So the whispers ripple across Grounds. Friends and comrades argue in hushed voices; sister- and brotherhoods are at war. My philosophy class spends a day debating the Cavalier Daily editorial. Liberals and leftists and outnumbered conservatives entangle in heated exchanges about free speech. The libertarians certainly have a lot to say about this. A specter is haunting UVA: the specter of Mike Pence.
Does this sound like silence to you? Life on Grounds is abuzz with the news: Pence is coming to town! Though the University administration, usually full of timely centrist remarks, does remain oddly quiet except for several commentaries from President Ryan and Dean Baucom that dance around the main issue with the foxtrot of free speech; it is almost as though the administration has nothing to say about speakers invited by student organizations. Heaven forbid!
Let’s be real here. The issue on principle doesn’t concern hypothetical harm to our community. To argue that the mere presence of the Bogeyman causes direct harm presumes extraordinary gullibility and fragility among our students and neighbors. To conjecture that Pence’s speech might offend members of our community is no sound argument to bar him from speaking. The Cavalier Daily disparages the University’s deafening silence; the real issue centers on the rights of student organizations.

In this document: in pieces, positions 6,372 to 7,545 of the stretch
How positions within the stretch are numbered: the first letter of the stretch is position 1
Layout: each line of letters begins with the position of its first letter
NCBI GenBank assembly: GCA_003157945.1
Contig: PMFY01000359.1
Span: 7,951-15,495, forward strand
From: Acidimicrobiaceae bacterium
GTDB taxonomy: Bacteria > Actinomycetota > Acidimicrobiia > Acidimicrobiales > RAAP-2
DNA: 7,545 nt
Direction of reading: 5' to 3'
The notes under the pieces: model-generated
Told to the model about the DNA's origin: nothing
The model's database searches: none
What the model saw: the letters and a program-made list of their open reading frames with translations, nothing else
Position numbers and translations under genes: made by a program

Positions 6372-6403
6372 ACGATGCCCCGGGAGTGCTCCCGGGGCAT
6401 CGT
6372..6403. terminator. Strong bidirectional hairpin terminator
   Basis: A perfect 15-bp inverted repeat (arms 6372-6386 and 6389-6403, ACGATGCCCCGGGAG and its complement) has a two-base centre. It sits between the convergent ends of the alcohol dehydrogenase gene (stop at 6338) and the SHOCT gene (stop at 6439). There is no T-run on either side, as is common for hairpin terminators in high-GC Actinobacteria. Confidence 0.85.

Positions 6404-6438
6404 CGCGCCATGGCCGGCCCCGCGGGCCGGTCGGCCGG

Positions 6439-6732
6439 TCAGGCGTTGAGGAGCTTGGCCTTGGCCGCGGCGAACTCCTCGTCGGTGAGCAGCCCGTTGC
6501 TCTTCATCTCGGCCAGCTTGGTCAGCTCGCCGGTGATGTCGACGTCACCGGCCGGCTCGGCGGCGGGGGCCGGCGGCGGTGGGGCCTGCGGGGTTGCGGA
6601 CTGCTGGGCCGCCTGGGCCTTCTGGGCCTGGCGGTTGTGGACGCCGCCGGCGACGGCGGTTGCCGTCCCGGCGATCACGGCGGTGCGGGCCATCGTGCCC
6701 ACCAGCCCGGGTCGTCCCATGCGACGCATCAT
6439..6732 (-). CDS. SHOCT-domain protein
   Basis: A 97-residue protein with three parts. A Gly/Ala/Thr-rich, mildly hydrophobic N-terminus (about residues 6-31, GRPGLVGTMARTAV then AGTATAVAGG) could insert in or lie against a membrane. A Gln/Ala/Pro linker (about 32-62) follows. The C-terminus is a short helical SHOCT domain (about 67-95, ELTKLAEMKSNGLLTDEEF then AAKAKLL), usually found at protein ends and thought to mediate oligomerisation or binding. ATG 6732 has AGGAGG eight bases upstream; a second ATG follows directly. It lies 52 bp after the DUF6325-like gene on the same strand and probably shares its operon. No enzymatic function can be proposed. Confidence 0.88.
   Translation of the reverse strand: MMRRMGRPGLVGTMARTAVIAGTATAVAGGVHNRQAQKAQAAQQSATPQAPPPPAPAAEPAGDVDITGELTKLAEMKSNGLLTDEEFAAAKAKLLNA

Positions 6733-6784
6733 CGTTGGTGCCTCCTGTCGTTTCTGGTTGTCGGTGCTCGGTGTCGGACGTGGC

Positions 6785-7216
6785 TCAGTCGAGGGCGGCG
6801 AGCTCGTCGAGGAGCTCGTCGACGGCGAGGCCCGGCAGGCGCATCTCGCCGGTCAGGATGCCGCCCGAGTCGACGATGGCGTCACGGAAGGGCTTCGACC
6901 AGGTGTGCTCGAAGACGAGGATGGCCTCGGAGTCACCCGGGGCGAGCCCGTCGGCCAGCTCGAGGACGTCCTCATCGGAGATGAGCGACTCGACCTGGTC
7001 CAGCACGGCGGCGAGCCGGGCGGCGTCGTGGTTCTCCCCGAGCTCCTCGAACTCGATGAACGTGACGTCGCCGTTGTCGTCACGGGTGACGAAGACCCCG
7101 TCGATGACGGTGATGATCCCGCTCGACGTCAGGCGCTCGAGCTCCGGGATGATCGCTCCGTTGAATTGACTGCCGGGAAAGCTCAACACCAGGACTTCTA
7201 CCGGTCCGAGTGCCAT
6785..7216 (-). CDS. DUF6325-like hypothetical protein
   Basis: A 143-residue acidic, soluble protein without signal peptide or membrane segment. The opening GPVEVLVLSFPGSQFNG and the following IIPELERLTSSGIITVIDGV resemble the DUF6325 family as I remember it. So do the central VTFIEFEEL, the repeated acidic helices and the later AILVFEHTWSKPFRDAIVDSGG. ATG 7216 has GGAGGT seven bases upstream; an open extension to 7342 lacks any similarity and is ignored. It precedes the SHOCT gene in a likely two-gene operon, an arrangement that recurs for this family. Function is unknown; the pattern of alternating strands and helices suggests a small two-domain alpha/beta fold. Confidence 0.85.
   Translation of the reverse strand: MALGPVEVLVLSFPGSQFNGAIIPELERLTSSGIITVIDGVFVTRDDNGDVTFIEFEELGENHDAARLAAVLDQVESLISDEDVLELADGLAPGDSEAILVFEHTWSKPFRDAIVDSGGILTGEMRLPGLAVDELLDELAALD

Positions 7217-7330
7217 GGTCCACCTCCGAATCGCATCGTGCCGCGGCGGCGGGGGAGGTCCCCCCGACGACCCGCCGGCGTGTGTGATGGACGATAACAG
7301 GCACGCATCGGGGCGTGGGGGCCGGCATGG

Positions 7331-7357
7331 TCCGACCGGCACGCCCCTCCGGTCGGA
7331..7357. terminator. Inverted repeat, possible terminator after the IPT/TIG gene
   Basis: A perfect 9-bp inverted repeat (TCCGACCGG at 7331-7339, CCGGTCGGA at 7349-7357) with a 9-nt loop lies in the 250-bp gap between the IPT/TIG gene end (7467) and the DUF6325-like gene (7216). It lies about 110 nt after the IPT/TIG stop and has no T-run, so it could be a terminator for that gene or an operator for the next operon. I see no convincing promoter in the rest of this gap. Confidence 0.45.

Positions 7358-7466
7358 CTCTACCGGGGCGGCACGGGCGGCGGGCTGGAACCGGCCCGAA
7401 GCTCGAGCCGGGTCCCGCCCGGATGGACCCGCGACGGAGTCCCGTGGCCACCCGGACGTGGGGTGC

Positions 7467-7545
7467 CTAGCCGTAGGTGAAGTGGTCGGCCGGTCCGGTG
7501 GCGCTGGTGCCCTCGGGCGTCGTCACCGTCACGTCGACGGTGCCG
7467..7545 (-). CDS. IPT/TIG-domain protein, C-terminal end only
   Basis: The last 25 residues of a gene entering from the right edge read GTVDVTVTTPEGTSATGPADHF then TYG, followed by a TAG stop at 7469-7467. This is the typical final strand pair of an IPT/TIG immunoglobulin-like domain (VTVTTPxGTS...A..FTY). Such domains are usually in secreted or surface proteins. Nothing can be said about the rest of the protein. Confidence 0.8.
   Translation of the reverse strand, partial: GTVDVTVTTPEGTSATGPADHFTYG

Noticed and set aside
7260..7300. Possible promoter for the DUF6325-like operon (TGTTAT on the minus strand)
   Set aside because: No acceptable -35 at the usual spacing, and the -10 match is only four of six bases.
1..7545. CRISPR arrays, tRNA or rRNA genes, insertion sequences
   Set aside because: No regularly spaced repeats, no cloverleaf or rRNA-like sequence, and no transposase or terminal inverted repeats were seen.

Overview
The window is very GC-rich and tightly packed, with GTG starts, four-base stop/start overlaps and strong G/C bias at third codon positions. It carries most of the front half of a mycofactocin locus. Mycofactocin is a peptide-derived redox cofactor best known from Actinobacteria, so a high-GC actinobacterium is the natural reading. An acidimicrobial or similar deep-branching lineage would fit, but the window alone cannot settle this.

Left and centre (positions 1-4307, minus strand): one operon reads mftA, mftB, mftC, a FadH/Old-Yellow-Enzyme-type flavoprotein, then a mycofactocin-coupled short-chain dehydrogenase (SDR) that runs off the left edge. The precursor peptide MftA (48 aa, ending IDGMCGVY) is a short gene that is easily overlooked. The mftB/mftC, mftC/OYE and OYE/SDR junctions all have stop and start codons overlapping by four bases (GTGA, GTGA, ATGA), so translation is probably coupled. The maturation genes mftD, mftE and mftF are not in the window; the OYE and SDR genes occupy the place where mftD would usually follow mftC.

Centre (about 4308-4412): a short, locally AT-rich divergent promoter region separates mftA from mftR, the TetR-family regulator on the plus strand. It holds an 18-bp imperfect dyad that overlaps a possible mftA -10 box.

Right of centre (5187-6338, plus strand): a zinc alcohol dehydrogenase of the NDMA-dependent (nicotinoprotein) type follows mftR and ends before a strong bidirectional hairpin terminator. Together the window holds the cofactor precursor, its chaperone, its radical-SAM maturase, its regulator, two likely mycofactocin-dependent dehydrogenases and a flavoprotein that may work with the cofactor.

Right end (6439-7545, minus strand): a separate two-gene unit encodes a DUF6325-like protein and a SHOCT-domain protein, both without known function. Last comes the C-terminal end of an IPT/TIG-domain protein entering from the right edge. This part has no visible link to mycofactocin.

Young Americans for Freedom at UVA (YAF) invited Pence here. Who else? But the “who” barely matters in this case. All Contracted Independent Organizations (CIOs) at the University receive the same rights (in name, at least). Cav Daily may “refuse to condone platforming Pence,” but the plea to the University to “do better” falls, rightly, on deaf ears. The University’s lack of control over CIOs is in the name — “Contracted Independent Organizations.” Even the University website declares that “these organizations act independently of the University.” The administration has no say in the choice of guest speakers for student groups — no wonder President Ryan and Dean Baucom praise the lively debates on grounds instead of addressing Pence’s invitation.